Olympus Pen E-P1 In-depth Review
Studio Tests - M. Zuiko Digital 17mm F2.8 Pancake lens
The EP-1's second kit lens is the fixed-focal length 17mm F2.8 'Pancake'. At just 22mm long and 2.5 oz / 71g in weight, this is the smallest and lightest Micro Four Thirds lens, and fits well with the camera's compact concept.
UPDATE 9/24/09: Lens test data has been updated using the full release version of Adobe Camera Raw 5.5 for image processing. The results are essentially the same as from the beta version we used for original publication, and the conclusions unchanged.
The M. Zuiko Digital 17mm F2.8 Pancake gives acceptable results in our studio tests, but again its extreme portability comes at the cost of some optical compromises. Image quality at the centre of the frame is high, but it's less impressive towards the edges due to a combination of (relative) softness and chromatic aberration. Compared to the kit zoom, there's no hugely compelling optical advantage to the 17mm (although it's faster and more portable), and overall its performance leaves us feeling just a little 'flat'.
|Sharpness||Central sharpness is very good wide open, but the corners are distinctly soft. Stopping down improves matters, and best results are obtained between F4 and F6.3; however the corners lag behind the centre at all apertures. As usual with the Four Thirds sensor, apertures smaller than F16 are unacceptably soft for most applications.|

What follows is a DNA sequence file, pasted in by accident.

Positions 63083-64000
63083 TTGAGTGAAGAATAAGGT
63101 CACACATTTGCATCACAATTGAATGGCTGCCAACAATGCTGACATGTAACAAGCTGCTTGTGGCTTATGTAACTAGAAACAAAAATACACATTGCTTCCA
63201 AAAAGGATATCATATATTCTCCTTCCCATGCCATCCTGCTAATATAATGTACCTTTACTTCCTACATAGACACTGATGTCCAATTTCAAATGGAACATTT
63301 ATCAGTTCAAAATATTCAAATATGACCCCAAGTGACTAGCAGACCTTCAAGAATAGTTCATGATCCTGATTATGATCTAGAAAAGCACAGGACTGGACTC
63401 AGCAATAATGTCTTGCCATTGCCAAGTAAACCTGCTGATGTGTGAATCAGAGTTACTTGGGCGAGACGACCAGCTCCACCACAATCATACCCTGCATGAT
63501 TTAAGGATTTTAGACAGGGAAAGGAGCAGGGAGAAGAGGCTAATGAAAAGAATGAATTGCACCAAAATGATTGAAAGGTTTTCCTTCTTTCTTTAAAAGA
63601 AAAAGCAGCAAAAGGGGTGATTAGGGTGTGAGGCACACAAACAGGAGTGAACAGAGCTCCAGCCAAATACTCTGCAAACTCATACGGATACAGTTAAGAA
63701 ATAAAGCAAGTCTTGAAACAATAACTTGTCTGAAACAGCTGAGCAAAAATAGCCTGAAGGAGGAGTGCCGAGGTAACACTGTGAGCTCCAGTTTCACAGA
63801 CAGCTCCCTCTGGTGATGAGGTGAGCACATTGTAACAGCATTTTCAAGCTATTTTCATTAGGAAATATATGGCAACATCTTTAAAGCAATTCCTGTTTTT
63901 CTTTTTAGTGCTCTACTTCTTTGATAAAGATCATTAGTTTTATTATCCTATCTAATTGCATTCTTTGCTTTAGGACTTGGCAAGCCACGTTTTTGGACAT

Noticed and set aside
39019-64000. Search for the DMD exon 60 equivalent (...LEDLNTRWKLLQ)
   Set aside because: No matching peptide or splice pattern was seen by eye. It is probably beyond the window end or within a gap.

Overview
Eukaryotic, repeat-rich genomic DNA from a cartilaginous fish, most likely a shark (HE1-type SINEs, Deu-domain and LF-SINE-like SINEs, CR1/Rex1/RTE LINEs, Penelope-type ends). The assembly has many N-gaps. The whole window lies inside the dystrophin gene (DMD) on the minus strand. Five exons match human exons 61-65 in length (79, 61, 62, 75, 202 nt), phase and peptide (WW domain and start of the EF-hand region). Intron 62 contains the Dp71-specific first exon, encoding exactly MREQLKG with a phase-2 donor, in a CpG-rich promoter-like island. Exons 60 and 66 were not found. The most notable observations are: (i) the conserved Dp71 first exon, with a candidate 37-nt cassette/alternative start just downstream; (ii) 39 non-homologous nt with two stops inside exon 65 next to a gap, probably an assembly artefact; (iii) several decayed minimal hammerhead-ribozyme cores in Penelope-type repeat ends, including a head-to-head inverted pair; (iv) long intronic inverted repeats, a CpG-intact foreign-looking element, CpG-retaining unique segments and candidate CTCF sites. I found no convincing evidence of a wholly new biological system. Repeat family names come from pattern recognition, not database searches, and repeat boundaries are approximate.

|Chromatic Aberration||Unlike Panasonic, Olympus is not correcting lateral chromatic aberration in software on Micro Four Thirds. This is unfortunate because chromatic aberration is rather high, with strong red/cyan fringing visible across much of the frame. Fringe widths also increase on stopping down, peaking at around F11.|
|Falloff||We consider falloff to become perceptible when the corner illumination falls to more than 1 stop less than the centre. There's just a little falloff wide open (1 stop), that disappears by F4 - nothing to worry about.|
|Distortion||Geometric distortion is being corrected in software, but again not quite completely - our tests reveal a little residual barrel distortion (0.9%). This shouldn't be visible in most shots, but could show up in the occasional highly geometric composition.|
Software correction of distortion
As with the 14-42mm, the 17mm F2.8 Pancake takes advantage of the Micro Four Thirds system's ability to correct geometric distortion in software. The comparison below illustrates the transformation from the highly barrel-distorted raw image to the properly-corrected final version.
|Uncorrected (+ 4.2%)||Corrected (+ 0.9%)|
- 1 Introduction
- 2 Lenses
- 3 What's New
- 4 Specifications
- 5 Body & Design
- 6 Body & Design
- 7 Operation & Controls
- 8 Operation & Controls
- 9 Operation (live view)
- 10 Displays
- 11 Menus
- 12 Menus
- 13 Performance
- 14 Video
- 15 Art Filters
- 16 Photographic tests (RAW)
- 17 Photographic tests (Noise)
- 18 Photographic tests (Noise)
- 19 Photographic tests (DR)
- 20 Photographic tests
- 21 Lens tests
- 22 Lens tests
- 23 Compared to
- 24 Compared to (JPEG)
- 25 Compared to (JPEG)
- 26 Compared to (JPEG)
- 27 Compared to (JPEG)
- 28 Compared to (JPEG)
- 29 Compared to (JPEG)
- 30 Compared to (RAW)
- 31 Compared to (RAW)
- 32 Compared to (RAW)
- 33 Compared to (RAW)
- 34 Compared to (RAW)
- 35 Compared to (Higher ISO)
- 36 Compared to (Resolution)
- 37 Conclusion
- 38 Samples
- 39 Movie Samples
Aug 6, 2009
Jul 29, 2009
Aug 6, 2009
Jul 26, 2012
|Fangorn Forest by cand1d|
|Yosemite Falls with Moonbow by Jonathan Shapiro|
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